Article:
Looking After Number One - Bangkok Prep

Looking After Number One

The first ‘chapter’ in correct emergency first response (EFR) education is for us to assess the situation quickly. What has happened, what is happening, and what could happen. These are the questions to be asked and answered in just seconds. It will not matter how much experience you have as an emergency responder.  You will be under enormous pressure with adrenaline, whether it is your first rescue or your 1,000th.

Those that embrace this very uncomfortable feeling and quickly call on their training, will be equipped to act with confidence. This confidence is the ‘bones’ of emergency first response.

It was 15 years ago that I found myself in an emergency situation that called upon my EFR training.  Training that was first taught to me when I just was a high school swimmer who was also interested in coaching.

I was very fortunate to have a grisly old lifeguard who had been an Australian war veteran as my first EFR instructor.  A man of few words. When he did speak, his words were well chosen and were delivered with a weight that often made them memorable.

His advice back then was simple: “Before leaping in… make sure you too don’t become a statistic”.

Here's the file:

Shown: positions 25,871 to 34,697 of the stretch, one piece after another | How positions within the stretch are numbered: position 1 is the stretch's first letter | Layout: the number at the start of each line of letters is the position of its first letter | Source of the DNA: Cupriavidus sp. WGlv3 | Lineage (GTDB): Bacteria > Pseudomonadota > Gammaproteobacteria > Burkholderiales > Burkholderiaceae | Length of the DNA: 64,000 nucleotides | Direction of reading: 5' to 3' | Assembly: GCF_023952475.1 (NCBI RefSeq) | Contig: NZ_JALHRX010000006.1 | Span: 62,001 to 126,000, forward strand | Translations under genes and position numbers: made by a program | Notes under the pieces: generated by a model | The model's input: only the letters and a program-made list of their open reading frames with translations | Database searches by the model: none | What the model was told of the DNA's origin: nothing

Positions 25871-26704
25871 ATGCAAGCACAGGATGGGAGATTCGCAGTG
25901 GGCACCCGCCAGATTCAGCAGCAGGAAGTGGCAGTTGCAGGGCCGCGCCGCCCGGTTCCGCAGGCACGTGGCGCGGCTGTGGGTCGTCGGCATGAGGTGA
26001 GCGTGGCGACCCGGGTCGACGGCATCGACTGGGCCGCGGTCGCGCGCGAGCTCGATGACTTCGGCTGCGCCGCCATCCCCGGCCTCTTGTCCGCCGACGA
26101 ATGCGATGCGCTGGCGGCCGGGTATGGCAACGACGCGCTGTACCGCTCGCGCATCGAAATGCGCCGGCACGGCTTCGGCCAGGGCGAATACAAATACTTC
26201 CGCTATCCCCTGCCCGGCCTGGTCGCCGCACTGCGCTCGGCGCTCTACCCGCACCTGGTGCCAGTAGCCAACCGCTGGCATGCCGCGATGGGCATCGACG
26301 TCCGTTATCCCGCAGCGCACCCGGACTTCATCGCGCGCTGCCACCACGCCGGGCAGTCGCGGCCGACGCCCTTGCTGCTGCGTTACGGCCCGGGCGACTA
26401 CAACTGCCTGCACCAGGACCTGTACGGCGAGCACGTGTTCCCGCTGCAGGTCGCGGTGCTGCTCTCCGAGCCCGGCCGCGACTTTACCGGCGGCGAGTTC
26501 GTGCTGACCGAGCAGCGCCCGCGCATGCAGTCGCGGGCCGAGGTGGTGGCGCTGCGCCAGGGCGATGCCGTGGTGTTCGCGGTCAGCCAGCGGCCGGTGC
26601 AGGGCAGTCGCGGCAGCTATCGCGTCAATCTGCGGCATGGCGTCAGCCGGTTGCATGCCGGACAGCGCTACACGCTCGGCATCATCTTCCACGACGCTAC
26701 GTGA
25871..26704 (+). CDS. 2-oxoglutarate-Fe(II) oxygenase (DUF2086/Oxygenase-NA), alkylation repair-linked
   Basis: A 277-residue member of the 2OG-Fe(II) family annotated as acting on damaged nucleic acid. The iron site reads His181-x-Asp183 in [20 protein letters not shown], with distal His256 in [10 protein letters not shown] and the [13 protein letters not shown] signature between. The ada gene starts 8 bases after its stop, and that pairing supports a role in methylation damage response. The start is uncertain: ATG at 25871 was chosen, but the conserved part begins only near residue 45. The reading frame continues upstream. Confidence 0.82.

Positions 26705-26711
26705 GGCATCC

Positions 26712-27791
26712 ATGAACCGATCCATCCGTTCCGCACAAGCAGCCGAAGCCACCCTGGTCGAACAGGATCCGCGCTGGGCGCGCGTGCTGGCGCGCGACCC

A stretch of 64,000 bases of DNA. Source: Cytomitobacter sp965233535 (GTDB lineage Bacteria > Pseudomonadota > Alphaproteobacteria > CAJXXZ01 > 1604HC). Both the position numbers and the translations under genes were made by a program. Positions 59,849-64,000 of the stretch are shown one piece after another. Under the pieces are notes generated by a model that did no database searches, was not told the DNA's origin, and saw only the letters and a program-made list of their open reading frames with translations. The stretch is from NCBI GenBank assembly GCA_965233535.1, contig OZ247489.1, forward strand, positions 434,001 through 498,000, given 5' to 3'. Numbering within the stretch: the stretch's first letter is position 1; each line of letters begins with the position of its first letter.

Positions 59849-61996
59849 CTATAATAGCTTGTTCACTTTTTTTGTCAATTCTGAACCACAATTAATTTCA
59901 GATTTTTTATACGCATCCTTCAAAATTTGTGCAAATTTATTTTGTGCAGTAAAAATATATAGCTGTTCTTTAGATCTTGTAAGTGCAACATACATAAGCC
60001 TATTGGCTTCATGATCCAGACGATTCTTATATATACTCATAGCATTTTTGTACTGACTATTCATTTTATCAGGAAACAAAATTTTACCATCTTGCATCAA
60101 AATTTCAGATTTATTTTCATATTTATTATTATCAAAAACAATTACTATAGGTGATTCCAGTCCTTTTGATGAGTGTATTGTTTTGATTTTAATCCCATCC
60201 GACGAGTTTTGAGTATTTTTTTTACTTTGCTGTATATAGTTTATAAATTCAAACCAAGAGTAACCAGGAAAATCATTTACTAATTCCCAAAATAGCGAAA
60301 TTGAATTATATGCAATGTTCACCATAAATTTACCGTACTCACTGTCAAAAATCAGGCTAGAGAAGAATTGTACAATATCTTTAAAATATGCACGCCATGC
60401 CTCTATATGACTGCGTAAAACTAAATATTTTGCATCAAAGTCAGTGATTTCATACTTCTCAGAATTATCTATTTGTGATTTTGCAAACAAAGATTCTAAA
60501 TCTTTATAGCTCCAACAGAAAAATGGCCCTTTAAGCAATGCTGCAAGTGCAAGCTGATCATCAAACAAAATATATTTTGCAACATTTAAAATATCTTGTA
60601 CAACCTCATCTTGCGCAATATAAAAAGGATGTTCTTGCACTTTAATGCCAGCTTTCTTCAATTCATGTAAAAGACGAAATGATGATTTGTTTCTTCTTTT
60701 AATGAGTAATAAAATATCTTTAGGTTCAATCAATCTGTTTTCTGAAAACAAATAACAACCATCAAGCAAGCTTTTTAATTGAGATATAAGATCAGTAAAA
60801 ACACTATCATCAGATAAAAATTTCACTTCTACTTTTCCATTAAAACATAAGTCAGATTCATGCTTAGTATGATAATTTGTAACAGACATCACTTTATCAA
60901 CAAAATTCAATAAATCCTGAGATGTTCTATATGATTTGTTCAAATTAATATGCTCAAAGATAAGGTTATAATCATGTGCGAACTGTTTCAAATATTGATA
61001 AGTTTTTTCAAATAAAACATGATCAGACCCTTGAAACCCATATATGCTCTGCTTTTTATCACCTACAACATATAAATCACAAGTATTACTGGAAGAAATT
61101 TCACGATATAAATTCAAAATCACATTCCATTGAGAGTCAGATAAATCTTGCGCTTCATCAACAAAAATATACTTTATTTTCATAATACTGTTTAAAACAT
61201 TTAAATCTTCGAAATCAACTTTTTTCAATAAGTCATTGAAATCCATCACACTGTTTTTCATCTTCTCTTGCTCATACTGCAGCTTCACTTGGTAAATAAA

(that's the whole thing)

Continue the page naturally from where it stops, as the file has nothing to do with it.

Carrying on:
On the beach that day, when I was placed in that ‘frozen in time’ moment I that gave me a choice of reactions, I did hear that voice in my head when seeing a life in clear danger.

This is the first part of learning EFR and one that must be passed on to students in any emergency first responder accreditation classes:  Look after ‘number one’ first.

When I have the wonderful and enjoyable opportunity of teaching primary aged children the basics of first aid and lifesaving, I ask them: “Who is the most important person in the room?” Of course, I get many children pointing to me and I do enjoy replying “Thank you, but no.”

As they look around the room quizzically searching for a secret VIP, I remind them that it is in fact them.  Each of them individually is the most important person in the room.

The first and most important step of any lifesaving action is to look after yourself and assess the situation.

  • Learn what to look for.
  • Learn how to act.
  • Learn how to react with minimal panic,

But do not forget the most important one… learn how to get out. Don’t become a statistic.


Matt Ferrier

Primary Swim Teacher

Bangkok Preparatory & Secondary International School

EFR International Instructor

IGCSE Physical Education Assessor









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BANGKOK, 10110

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